Let’s discuss “done” as it relates to writing software versus testing it — code completed versus code validated. Here’s the scenario. A software developer has finished implementing a code module or, preferably, a story. This means he’s unit tested the code and it works as intended. Is he done?
Now, someone specializing in software testing runs manual and automated tests against the code. This effort is likely to uncover defects and inconsistencies. Not because the developer did a poor job but rather because software is complex. It’s easy to miss something or be unaware of a side-effect resulting from the new code.
This scenario often plays out as follows. The developer has moved on to another module or story. The tester files defect reports. Because the developer isn’t available to work on the issues, the defect reports become part of the backlog to be prioritized in a future iteration.
By the time the defects rise to the top of the priority queue, the original developer may not be available to work on them. Even if he is available, the passage of time may make it difficult for him to assess the defects and determine corrective actions.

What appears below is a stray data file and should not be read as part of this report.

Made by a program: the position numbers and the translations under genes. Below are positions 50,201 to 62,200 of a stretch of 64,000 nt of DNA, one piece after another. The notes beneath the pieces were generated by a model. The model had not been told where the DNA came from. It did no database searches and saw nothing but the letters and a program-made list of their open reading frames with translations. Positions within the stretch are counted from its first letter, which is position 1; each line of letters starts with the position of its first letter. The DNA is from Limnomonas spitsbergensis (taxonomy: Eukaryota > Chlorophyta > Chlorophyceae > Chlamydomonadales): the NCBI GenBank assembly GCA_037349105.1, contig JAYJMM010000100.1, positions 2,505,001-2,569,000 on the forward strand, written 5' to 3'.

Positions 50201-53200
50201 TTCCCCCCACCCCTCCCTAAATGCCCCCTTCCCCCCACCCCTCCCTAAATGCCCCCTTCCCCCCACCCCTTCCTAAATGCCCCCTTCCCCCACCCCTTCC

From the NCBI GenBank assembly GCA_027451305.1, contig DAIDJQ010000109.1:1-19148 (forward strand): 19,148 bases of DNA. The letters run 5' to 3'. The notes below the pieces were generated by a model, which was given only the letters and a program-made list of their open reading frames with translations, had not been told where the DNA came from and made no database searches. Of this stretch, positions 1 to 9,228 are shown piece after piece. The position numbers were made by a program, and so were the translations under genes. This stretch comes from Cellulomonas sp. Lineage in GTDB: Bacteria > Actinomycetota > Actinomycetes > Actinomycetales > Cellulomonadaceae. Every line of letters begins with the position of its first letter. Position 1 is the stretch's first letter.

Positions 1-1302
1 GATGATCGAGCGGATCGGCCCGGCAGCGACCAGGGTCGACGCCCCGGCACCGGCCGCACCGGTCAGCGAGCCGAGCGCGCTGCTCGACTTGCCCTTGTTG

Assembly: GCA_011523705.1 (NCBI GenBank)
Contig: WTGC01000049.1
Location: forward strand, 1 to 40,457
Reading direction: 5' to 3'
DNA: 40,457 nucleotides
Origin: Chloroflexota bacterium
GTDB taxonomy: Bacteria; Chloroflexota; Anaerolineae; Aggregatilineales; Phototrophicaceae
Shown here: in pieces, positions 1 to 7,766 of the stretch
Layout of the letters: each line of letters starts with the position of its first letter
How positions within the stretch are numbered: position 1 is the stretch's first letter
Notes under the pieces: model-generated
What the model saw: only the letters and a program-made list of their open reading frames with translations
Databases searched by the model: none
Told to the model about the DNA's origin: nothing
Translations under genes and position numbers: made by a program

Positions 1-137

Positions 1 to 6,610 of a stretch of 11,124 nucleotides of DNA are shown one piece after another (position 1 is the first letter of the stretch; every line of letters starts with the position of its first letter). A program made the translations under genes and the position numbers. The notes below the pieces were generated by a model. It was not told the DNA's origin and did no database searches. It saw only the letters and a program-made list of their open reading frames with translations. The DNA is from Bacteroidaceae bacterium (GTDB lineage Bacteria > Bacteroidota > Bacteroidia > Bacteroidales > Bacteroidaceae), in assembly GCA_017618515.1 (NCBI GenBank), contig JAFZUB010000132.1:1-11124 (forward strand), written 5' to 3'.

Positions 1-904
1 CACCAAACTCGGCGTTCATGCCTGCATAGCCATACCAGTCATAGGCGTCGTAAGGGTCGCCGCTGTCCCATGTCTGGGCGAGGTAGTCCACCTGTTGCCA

This elongated code-test-fix cycle is the norm.
Does this seem efficient to you? Product manufacturing companies used to operate like this. Build stuff. Inspect it. Identify defects. Send defective products back for repairs. They’ve stopped doing that. Efficiency means identifying defects during the production cycle and taking immediate corrective action. Life’s never perfect and some issues will inevitably get through but they’ll be minimal.
Building great software requires a team of developers and testers committed to delivering finished — done — software. Every module or story has to be completely developed and tested by the team. There’s no such state as “almost done” or “implemented but not tested”. Such conditions offer a false sense of security and lead to more defects.
The team shouldn’t receive credit for a module or story until it’s fully tested and the defects have been resolved. If there isn’t enough time to fix the defects, the code is not done, the story is not finished, the affected item returns to the backlog.
Harsh? Maybe. You can always implement an exception process whereby the product owner must approve anything for distribution that’s not done. If the product owner is as tough on the team as I would be, it may be easier to just get the software right in the first place.